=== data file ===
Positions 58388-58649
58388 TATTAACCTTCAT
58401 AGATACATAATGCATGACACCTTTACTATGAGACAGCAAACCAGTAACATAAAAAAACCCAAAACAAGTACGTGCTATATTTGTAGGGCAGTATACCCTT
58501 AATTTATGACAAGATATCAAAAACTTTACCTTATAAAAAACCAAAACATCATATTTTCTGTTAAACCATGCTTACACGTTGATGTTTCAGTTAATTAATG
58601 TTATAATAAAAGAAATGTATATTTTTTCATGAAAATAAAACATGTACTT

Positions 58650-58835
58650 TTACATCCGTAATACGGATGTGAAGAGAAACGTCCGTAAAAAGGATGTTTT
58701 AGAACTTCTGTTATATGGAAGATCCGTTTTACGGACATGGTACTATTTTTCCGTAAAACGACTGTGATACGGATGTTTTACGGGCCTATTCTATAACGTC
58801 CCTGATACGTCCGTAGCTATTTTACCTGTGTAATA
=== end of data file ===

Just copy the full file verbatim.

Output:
Positions 58388-58649
58388 TATTAACCTTCAT
58401 AGATACATAATGCATGACACCTTTACTATGAGACAGCAAACCAGTAACATAAAAAAACCCAAAACAAGTACGTGCTATATTTGTAGGGCAGTATACCCTT
58501 AATTTATGACAAGATATCAAAAACTTTACCTTATAAAAAACCAAAACATCATATTTTCTGTTAAACCATGCTTACACGTTGATGTTTCAGTTAATTAATG
58601 TTATAATAAAAGAAATGTATATTTTTTCATGAAAATAAAACATGTACTT

Positions 58650-58835
58650 TTACATCCGTAATACGGATGTGAAGAGAAACGTCCGTAAAAAGGATGTTTT
58701 AGAACTTCTGTTATATGGAAGATCCGTTTTACGGACATGGTACTATTTTTCCGTAAAACGACTGTGATACGGATGTTTTACGGGCCTATTCTATAACGTC
58801 CCTGATACGTCCGTAGCTATTTTACCTGTGTAATA